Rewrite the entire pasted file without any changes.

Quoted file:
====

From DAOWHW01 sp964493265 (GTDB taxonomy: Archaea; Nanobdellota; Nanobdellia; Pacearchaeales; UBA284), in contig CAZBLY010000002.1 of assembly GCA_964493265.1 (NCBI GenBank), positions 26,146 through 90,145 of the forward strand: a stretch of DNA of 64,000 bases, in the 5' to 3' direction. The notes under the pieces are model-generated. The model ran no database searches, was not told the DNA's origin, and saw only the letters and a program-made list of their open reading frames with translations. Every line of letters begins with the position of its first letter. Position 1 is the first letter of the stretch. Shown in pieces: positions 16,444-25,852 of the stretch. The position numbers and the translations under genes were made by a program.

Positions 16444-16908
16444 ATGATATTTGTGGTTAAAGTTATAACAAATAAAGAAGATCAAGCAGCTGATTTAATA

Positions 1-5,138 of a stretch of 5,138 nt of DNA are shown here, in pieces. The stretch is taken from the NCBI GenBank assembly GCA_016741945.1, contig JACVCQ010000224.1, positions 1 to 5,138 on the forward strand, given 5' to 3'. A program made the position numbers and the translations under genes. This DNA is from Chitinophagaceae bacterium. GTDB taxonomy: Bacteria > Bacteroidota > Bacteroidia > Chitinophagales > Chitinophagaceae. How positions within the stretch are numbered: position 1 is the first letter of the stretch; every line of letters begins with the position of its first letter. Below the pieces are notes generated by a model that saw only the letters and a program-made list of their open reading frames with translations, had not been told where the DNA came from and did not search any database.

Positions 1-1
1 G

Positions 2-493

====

From DAOWHW01 sp964493265 (GTDB taxonomy: Archaea; Nanobdellota; Nanobdellia; Pacearchaeales; UBA284), in contig CAZBLY010000002.1 of assembly GCA_964493265.1 (NCBI GenBank), positions 26,146 through 90,145 of the forward strand: a stretch of DNA of 64,000 bases, in the 5' to 3' direction. The notes under the pieces are model-generated. The model ran no database searches, was not told the DNA's origin, and saw only the letters and a program-made list of their open reading frames with translations. Every line of letters begins with the position of its first letter. Position 1 is the first letter of the stretch. Shown in pieces: positions 16,444-25,852 of the stretch. The position numbers and the translations under genes were made by a program.

Positions 16444-16908
16444 ATGATATTTGTGGTTAAAGTTATAACAAATAAAGAAGATCAAGCAGCTGATTTAATA

Positions 1-5,138 of a stretch of 5,138 nt of DNA are shown here, in pieces. The stretch is taken from the NCBI GenBank assembly GCA_016741945.1, contig JACVCQ010000224.1, positions 1 to 5,138 on the forward strand, given 5' to 3'. A program made the position numbers and the translations under genes. This DNA is from Chitinophagaceae bacterium. GTDB taxonomy: Bacteria > Bacteroidota > Bacteroidia > Chitinophagales > Chitinophagaceae. How positions within the stretch are numbered: position 1 is the first letter of the stretch; every line of letters begins with the position of its first letter. Below the pieces are notes generated by a model that saw only the letters and a program-made list of their open reading frames with translations, had not been told where the DNA came from and did not search any database.

Positions 1-1
1 G

Positions 2-493